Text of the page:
Biden begins tortuous path to passing welfare plan

By Lucia Leal

Washington, Jul 7 (EFE).- United States president Joe Biden began his campaign on Wednesday to sell to Americans and Congress his $1.8 trillion social welfare plan, a package that faces strong resistance from the Republican opposition.

Biden visited one of the most conservative districts of the Democratic state of Illinois to promote the project with which he wants to reform the family care system in the US, including early childhood education and sick leave, with which he plans to finance with new tax hikes on high-income households.

“We’re going to reimagine what our economy and our future could be,” Biden said from the city of Crystal Lake.

At a time when the White House is negotiating against the clock with Congress to pass its jobs and infrastructure plan, Biden wanted attention on the second pillar of his economic strategy, the so-called American Families Plan.

The plan, valued at $1.8 trillion over 10 years, would bring the US closer to European standards for family care, but it is difficult for many to digest in a country where there is no paid maternity leave or sick leave to take care of a family member.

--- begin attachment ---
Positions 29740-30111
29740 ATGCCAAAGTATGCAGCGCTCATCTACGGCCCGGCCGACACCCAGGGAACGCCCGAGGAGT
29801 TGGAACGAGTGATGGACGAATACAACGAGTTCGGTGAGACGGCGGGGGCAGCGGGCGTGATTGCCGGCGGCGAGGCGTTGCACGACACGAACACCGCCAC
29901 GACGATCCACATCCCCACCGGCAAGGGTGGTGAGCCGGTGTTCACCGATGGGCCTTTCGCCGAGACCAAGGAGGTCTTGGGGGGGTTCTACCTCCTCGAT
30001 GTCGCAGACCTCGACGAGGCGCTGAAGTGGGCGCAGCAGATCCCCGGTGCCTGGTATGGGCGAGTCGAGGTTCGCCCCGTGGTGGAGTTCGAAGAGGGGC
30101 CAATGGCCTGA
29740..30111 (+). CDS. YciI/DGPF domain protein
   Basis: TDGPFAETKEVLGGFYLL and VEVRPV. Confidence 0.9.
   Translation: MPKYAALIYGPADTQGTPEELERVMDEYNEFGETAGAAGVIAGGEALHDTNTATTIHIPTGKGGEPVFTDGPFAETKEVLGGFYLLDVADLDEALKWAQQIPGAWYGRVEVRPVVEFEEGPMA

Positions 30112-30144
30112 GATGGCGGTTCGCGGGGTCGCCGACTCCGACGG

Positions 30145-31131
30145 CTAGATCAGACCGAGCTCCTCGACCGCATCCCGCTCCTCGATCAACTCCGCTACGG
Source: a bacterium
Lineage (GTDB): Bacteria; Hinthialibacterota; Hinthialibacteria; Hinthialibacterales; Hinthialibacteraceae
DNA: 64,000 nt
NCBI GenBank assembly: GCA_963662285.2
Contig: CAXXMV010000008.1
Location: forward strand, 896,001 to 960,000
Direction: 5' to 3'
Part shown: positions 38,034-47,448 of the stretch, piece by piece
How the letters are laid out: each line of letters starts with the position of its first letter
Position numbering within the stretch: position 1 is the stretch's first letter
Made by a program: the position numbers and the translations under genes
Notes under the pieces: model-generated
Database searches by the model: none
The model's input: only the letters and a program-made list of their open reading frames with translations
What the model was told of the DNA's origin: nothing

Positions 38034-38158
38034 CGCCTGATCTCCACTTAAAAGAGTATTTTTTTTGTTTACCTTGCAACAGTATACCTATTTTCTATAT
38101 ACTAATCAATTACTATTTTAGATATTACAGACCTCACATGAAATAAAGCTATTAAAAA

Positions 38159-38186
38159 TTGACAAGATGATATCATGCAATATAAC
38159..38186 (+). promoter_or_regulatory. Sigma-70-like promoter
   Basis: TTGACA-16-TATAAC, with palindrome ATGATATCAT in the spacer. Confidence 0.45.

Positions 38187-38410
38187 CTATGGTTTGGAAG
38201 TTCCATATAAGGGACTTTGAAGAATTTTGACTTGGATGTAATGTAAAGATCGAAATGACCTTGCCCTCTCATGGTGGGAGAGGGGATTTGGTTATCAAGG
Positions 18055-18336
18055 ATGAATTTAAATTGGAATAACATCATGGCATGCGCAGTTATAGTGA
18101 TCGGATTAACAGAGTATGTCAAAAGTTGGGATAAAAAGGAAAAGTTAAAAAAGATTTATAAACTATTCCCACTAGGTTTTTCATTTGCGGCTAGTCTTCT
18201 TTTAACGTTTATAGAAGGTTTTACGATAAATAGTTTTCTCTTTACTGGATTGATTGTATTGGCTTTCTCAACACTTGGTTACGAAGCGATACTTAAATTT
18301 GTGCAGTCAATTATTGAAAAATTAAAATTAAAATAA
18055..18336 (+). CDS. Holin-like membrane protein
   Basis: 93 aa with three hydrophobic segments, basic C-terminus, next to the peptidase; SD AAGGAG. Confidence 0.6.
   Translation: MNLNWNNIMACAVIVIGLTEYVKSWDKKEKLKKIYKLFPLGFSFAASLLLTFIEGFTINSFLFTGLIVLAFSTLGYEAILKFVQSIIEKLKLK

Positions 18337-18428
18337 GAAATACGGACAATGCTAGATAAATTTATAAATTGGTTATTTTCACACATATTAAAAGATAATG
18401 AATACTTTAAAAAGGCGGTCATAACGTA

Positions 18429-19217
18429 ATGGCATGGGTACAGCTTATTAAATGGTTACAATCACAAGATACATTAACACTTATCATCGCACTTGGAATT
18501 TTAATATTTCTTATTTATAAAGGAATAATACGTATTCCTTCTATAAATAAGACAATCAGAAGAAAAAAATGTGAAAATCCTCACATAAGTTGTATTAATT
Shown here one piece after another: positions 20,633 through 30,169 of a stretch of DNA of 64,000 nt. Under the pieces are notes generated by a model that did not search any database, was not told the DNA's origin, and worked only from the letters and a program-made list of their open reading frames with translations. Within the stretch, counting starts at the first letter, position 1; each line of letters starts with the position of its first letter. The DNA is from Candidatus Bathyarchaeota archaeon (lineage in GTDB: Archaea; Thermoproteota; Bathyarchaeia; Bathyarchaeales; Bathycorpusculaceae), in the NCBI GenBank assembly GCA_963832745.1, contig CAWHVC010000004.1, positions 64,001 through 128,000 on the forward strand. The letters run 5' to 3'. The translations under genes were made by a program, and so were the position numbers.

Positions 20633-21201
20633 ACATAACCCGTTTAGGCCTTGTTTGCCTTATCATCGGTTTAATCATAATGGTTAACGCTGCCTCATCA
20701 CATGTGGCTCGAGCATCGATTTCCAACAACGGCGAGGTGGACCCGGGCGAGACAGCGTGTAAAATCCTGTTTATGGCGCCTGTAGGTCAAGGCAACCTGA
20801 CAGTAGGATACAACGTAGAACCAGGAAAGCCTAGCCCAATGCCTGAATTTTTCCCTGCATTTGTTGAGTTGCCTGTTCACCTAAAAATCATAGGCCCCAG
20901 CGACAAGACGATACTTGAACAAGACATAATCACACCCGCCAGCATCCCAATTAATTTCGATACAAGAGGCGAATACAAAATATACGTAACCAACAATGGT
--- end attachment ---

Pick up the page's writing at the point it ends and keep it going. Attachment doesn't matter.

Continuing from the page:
“(In) the most difficult moments some will ever face no one should have to choose between the job and a paycheck and taking care of someone you love,” Biden stressed.

Biden’s bill would allow all Americans to be guaranteed 12 weeks’ paid maternity and paternity leave, as well as sick leave and leave to take care of a family member after the first decade of investments under the plan.

In addition, Biden’s plan extends the free public education system by four years, which currently runs from the beginning of elementary school at age five to the end of high school at age 18.

The project would establish free education for three- and four-year-olds, and also would make two years of higher education free after secondary school.

“Any nation that out-educates us is going to out-compete us,” said Biden.

Democrats, who narrowly control both houses of Congress, want to pass the care reform with the help of a maneuver that would require little more than a simple majority in the Senate, to avoid having to rally support from the Republican opposition.

However, to achieve this, they cannot afford a single dissenter in their ranks, since Democrats control only half of the Senate seats and need the help of Vice President Kamala Harris to break any tie with the opposition.

That will involve juggling to convince the most conservative senator on the Democratic caucus, Joe Manchin, who has expressed doubts about Biden’s plan, and also to persuade progressives such as Bernie Sanders, who has opined that the project is not going far enough. EFE


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